Inside the Rock of Gibraltar
The Rock of Gibraltar is mainly limestone. It is dissolved by rainwater which creates large caverns in the center of the rock. Some of the dissolved limestone is left behind as the water evaporates and runs over the harder surfaces or drips onto the floor of the cave. This creates spectacular formations of stalactites and stalagmites.
The forms are flowing, and have been for thousands of years. With the rain outside, it is a welcome place to take shelter.
The guides like to share a little verse to help remember the difference between stalactites and stalagmites. They say “the tights go down and the mites mound up”.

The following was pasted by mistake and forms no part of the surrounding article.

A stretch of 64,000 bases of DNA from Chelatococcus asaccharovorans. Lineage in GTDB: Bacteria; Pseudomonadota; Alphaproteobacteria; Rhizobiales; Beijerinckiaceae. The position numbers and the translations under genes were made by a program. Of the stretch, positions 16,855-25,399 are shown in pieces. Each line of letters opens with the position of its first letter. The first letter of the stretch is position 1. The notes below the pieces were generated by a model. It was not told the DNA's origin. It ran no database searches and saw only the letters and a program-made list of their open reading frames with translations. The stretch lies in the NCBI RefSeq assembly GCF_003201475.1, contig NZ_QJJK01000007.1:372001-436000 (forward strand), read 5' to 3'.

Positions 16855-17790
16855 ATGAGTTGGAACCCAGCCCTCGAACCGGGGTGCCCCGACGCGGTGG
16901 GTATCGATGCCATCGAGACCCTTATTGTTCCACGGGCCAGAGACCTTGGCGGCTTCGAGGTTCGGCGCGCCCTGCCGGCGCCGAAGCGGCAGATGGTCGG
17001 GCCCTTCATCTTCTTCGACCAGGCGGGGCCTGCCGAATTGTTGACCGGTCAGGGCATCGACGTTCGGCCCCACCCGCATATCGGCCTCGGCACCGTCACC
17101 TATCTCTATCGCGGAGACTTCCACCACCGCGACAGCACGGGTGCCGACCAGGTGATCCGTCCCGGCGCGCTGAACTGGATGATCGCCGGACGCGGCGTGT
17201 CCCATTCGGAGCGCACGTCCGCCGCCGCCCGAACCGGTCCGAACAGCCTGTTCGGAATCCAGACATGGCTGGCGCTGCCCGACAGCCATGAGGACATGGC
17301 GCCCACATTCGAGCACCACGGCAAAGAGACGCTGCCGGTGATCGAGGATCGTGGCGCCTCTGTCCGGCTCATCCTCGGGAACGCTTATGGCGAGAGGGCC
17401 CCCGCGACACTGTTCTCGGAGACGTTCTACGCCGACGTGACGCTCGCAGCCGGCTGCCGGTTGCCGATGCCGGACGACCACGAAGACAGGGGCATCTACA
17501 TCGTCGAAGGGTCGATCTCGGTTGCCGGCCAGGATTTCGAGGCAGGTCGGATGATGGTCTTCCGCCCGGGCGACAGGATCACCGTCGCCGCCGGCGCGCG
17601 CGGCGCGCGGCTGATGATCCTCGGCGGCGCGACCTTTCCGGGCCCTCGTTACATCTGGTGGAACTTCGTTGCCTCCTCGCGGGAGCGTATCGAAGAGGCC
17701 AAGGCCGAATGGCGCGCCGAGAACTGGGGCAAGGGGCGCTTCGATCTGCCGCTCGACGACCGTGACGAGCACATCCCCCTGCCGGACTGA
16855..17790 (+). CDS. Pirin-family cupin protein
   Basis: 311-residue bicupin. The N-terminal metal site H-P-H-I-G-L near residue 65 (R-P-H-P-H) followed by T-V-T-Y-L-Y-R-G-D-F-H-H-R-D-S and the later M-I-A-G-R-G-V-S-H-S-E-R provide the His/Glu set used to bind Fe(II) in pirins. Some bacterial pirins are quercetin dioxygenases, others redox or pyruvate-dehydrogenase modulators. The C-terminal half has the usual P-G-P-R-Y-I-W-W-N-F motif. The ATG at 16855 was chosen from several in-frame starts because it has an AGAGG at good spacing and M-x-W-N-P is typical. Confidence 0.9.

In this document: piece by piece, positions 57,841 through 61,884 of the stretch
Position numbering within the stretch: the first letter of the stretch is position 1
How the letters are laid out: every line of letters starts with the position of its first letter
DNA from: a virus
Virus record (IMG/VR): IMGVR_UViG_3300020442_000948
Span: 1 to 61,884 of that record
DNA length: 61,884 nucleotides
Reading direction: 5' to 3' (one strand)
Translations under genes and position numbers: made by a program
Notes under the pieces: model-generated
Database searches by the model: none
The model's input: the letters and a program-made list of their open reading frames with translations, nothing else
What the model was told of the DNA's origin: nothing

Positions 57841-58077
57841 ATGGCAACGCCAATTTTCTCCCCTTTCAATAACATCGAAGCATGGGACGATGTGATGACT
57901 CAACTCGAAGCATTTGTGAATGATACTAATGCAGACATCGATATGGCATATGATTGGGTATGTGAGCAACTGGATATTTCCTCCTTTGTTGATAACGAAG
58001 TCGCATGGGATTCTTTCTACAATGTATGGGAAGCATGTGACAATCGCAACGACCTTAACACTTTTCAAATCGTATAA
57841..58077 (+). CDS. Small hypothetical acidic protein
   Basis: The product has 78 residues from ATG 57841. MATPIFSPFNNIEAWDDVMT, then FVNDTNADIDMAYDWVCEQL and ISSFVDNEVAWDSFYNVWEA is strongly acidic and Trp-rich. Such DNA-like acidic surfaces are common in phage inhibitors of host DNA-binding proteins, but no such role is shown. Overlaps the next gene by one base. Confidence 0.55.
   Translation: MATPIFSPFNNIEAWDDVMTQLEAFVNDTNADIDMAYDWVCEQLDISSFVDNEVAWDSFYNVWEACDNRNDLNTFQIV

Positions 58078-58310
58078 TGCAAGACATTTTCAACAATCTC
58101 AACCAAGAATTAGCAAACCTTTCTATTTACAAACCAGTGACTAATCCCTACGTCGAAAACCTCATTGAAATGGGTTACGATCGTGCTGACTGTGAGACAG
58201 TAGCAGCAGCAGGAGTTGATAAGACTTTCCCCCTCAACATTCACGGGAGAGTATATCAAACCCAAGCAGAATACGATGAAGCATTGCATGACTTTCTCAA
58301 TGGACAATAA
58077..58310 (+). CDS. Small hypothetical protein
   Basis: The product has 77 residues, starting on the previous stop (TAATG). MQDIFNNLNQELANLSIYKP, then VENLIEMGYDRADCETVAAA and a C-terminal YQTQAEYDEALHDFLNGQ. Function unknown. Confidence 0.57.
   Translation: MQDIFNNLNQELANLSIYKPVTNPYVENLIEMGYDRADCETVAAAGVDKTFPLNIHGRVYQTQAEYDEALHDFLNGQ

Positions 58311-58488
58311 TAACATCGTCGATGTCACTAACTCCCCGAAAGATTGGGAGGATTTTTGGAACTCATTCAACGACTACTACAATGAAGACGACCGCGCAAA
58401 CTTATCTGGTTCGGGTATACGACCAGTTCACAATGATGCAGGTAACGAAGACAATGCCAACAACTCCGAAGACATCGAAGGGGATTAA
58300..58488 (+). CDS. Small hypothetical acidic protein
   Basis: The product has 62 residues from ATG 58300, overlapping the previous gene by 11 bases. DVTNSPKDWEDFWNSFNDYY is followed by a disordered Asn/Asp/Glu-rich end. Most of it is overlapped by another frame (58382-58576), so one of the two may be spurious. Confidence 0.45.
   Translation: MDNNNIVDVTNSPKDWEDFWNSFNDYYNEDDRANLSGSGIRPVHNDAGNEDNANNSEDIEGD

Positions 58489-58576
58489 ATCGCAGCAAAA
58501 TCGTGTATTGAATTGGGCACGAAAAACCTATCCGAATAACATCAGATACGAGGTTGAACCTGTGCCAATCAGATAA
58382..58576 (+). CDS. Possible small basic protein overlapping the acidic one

The addition of color lights emphasises the form and depth of the caves.
The colors change frequently,
and it is possible to over do it.
In 1974 ancient paintings were found on the cave walls and dated to 15-20 thousand years ago. Recently a Neolithic bowl and two Neanderthal skulls were found in Gibraltar suggesting inhabitation since 40,000 BC.
Remember, without the lights, it will be extremely dark inside the caves.
Don’t lose track of the exit.